PCR help

C.S. Wilding BGYCSW at leeds.ac.uk
Mon Jun 8 03:08:35 EST 1998


I would have thought that the problem with this is that you 
will get non-specific priming early on and from then on the 
primers are incorporated. So whether you raise stringency 
gradually or not you will then be amplifying the wrong 
product under apparently stringent conditions. Increasing 
annealing temp. is therefore not used in most cases (although 
it sounds like it has worked for you) since you might as well 
just keep a low annealing temp- you will still amplify 
strongly the rubbish that was primed in the early cycles.
Craig.


In article <6lfrgh$r1q at mserv1.dl.ac.uk>,
   Alok Adholeya <aloka at teri.res.in> wrote:
>Dear All,
>
>
>I have a query on PCR fingerprinting. Conventionally during
>standardization of PCR we adjust the Mg++ concentration, 
standardize
>annealing time/ temperature, add specificity enhancers like 
formamide
>etc.... . I wrote a small programme for my REP on my PCR 
Machine.
>Instead of complete smears on my gel (which I have been 
getting) I
>ended up having distinct and beautiful finerprint. The 
programme is as
>following:
>
>#1 94 deg C for 2 min
>#2 94 deg C for 50 sec
>#3 35 deg C for 1:20 min
>     Increment of 0.5 deg C per cycle
>#4 72 deg C for 2:30 min
>#5 GoTo step number 2, 18 times
>#6 94 deg C for 50 sec
>#7 44 deg C for 1:20 min
>#8 72 deg C for 2:30 min
>#9 GoTo step number 6, 17 times
>#10 4 deg C for 5 min
>#11 END
>
>Rationale behind this programme?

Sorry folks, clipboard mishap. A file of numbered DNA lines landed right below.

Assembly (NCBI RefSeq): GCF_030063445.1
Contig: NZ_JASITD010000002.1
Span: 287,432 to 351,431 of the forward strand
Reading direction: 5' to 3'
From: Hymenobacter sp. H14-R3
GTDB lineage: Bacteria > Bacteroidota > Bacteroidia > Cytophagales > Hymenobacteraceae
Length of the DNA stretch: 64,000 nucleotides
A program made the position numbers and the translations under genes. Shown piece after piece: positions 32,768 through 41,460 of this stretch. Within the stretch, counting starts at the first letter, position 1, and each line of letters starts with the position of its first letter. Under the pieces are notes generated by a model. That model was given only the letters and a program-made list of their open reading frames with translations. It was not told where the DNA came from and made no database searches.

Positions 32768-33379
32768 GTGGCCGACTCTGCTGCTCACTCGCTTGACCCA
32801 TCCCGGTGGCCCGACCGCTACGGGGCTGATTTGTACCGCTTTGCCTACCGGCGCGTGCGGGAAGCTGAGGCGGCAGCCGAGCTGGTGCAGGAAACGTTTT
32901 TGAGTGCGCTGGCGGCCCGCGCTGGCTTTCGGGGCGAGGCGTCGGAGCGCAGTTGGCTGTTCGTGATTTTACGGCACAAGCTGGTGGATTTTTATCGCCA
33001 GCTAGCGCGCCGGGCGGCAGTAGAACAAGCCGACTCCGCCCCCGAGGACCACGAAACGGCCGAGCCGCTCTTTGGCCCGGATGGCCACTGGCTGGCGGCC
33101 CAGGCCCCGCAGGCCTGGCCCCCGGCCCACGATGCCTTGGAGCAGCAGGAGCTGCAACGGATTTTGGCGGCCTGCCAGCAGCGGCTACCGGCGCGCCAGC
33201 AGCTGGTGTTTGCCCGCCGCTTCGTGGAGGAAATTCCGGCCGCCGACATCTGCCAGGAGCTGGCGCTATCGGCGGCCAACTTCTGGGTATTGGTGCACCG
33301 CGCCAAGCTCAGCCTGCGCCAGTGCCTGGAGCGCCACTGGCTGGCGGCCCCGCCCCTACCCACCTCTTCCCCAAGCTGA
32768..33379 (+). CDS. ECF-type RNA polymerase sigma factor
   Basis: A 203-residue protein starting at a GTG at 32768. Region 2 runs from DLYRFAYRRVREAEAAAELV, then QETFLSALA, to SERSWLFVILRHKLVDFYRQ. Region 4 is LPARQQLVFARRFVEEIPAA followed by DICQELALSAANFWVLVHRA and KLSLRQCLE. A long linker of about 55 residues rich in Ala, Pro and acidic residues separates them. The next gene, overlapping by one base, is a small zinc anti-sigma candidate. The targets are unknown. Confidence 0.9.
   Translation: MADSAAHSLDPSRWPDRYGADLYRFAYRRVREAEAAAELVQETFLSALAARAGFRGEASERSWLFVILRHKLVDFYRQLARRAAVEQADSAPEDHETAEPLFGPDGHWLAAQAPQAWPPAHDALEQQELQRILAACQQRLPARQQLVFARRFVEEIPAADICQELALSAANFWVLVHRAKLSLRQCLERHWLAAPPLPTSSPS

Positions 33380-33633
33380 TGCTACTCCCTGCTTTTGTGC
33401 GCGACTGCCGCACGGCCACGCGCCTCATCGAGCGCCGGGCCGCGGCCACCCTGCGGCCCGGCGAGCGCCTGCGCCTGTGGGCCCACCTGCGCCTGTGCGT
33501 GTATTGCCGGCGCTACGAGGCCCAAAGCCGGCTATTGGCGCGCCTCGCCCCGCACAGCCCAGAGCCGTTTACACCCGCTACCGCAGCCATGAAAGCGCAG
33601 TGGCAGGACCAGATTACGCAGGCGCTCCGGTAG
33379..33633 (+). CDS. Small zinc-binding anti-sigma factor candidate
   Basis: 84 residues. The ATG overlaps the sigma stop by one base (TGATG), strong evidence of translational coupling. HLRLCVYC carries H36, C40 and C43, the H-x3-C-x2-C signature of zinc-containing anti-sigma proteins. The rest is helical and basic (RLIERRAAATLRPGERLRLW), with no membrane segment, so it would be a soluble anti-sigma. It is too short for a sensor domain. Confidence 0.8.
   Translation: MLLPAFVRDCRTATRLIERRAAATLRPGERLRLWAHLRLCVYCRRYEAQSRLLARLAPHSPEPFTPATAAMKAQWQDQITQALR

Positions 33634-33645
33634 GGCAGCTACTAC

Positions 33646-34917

>We start with (very) low stringency as the Tm of both the 
REP primers in
>50 mM Na+ ions are 43 deg C thereby allowing even weaker 
binding
>sites have some access to the primer. As the reaction 
progresses the
>stringency is incresed (0.5 deg C per cycle) and within a 
few cycles
>(10) the annealing temperature comes close to Tm. After a 
while the
>majority of the reacton is carried out on extremely highly 
stringent primer
>annealing temperature (one deg above Tm). Extension slightly 
above Tm
>is possible from sties having very accurate match.
>The advantage of such a STEP-UP PCR (I call this so because 
it is
>analogous to Touch Down PCR) is that not a great deal of
>standardization is involved, no need to titrate Mg++ and 
other additives.
>
>Then what's the problem?
>I have not seen such a protocol for PCR fingerprinting, 
especially when
>the primer used has been extensively studied. Would people 
accept this
>kind of an amplification parameter. If not, why not? 
Afterall we are using
>the machine to enhance specificity rather than conventional 
PCR
>additives. I addend nothing except what was mandatory ie., 
Buffer,
>dNTP, primers, template Taq and water.
>
>Thanks
>Alok
>
>Please email me at  : aloka at teri.res.in
>



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